Finding Hope In a Boxing Ring

ALA Boxing Cebu City

The Morning Jog That Started It All

The year is 1985.

A Cebu City businessman just parked his truck at the start of his favorite jogging route.

He’s been jogging this route for years, although it’s not especially scenic.  In fact, it leads nearby a shanty village – a mish-mash of homes pieced together with scrap wood, corrugated metal, and rubber tires. Stray dogs trot along the side of the road while school-aged children sell dusters made of rooster feathers.

The businessman begins his jog, passes the children on the street and continues on his path, like he does every day. Upon his return he finds broken glass around his truck. He has been robbed. He doesn’t look up, or talk to anybody. He just gets back in his truck and drives off.

That night he thinks about those children on the side of the road. He knows that if they continue their path, at best they’ll end up like the thugs who broke into his truck. He considers the opportunities his own children have enjoyed and wonders if, in some small way, he can help these other kids too.

The Beginning of ALA Boxing

The next morning, he returns to his regular jogging spot. He asks some of the kids,  “Why aren’t you in school?” They shrug.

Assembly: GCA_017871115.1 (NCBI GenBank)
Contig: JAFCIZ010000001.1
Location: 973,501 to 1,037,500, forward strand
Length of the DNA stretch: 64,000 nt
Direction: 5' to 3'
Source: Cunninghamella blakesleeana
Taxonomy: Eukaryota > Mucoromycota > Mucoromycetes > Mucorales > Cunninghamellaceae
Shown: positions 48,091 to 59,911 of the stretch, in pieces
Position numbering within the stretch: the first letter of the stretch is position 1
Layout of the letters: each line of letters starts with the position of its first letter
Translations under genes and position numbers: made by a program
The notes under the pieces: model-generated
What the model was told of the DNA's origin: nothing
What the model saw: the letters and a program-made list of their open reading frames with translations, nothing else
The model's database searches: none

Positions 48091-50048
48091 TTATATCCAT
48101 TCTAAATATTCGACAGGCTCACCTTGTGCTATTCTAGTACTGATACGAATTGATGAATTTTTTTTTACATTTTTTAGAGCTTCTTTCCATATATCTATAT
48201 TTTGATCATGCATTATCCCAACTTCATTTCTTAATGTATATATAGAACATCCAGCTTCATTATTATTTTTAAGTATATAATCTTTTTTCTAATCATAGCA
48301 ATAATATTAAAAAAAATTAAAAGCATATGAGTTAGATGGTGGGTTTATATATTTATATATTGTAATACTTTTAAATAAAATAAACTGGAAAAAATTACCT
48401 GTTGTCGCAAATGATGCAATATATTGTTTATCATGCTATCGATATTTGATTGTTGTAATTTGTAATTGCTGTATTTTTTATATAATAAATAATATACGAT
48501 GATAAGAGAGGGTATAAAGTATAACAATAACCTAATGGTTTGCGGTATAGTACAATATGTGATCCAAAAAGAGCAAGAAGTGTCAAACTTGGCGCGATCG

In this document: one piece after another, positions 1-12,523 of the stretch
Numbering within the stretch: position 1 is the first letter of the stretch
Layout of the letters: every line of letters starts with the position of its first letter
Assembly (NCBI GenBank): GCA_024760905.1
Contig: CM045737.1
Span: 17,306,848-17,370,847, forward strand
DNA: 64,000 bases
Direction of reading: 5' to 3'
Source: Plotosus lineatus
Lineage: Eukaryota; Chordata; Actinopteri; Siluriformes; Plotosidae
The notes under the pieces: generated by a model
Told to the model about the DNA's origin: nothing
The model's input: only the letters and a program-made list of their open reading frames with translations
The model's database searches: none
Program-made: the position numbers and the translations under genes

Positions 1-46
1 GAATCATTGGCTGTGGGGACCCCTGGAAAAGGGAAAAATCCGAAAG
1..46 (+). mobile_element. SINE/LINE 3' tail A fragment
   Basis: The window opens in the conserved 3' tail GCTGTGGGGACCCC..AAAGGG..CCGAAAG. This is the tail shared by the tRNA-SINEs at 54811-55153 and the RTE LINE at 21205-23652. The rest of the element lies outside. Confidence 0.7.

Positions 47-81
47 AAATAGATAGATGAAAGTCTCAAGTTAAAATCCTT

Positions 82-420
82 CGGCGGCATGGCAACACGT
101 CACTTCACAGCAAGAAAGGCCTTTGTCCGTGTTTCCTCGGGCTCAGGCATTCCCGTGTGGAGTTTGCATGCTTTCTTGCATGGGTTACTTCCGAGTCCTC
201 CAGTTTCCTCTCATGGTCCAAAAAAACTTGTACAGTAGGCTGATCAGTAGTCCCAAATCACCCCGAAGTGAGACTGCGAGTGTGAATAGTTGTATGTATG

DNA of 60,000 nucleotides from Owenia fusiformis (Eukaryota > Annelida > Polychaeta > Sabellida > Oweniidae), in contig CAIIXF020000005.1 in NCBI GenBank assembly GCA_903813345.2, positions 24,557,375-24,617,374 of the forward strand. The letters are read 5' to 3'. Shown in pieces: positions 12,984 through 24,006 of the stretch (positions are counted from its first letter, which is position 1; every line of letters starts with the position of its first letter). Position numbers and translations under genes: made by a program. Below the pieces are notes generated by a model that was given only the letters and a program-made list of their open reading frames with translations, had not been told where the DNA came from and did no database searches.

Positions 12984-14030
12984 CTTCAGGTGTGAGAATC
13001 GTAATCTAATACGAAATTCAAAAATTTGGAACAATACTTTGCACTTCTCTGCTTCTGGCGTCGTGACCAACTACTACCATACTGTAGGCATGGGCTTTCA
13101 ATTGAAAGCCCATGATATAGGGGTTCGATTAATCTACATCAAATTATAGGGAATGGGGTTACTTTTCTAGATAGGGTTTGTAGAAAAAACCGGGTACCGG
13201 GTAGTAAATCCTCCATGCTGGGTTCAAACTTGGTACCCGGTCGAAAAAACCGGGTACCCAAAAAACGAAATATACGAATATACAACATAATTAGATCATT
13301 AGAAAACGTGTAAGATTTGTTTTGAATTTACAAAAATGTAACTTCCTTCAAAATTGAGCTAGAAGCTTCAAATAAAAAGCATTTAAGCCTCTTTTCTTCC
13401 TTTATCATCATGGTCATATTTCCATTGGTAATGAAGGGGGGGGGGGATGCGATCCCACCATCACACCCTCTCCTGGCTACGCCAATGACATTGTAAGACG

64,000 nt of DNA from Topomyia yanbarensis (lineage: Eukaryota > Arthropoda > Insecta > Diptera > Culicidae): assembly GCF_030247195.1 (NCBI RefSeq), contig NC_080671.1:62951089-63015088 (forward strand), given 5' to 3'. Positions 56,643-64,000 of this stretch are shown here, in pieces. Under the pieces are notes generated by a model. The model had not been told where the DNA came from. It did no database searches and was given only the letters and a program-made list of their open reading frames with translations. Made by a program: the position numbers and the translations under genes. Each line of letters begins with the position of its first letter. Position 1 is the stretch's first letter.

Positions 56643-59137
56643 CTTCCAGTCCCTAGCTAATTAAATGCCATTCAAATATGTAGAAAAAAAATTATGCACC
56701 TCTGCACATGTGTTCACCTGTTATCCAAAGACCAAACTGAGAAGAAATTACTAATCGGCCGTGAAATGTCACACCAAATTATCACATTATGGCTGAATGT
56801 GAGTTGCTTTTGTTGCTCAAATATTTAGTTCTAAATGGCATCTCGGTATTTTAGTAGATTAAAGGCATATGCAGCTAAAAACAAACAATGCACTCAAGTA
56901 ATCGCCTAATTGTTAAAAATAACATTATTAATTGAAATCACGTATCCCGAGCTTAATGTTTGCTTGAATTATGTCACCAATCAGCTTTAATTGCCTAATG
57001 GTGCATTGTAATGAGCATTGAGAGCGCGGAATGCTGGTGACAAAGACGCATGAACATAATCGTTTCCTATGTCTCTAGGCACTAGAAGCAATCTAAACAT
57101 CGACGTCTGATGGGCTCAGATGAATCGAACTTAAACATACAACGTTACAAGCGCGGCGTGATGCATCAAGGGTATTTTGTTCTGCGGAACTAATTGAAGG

“If you jog with me today, I’ll buy you breakfast at Jollibee.”

From the looks of their baggy t-shirts, they could use a sturdy breakfast. They look at each other and shyly smile back at the businessman. They will join him.

The next day, the businessman returns. The children are waiting for him and they’ve brought a friend. The group grows daily and the businessman keeps his promise that he’ll buy breakfast for anyone who jogs with him. Within weeks he’s accompanied by a couple dozen children and teenagers, all eager for their breakfast.

The businessman realizes that these children aren’t just eager for a free breakfast. For the first time in their short lives, they belong to something important. He needed to do more to keep them off the streets.

He opens a boxing gym for out of school youth. Training is free, on the condition the children start and stay in school. He provides free shoes and transportation to and from the gym.

The boys begin to develop real talent. They graduate from high school and stay off the streets. Some stick around the gym to continue their training.

ALA Boxing Today

Decades later, ALA Boxing is now a full-fledged promotional boxing company that tours locally and internationally. They produce multi-titled world champions and are the only Philippine organization associated with top global promoters, Top Rank and Golden Boy Promotions.

But when entrepreneur and philanthropist Antonio L. Aldeguer founded ALA Boxing in 1985, he wasn’t looking for attention or glory. He simply wanted to give a few kids the chance to better their lives.

Visit the training compound today, and you’ll see that philosophy stands even stronger. Located in Cebu City, it features two full-sized boxing rings, a basketball court, track oval, and professional boxing equipment. The center serves 100 children and young adults annually and provides housing for about 50.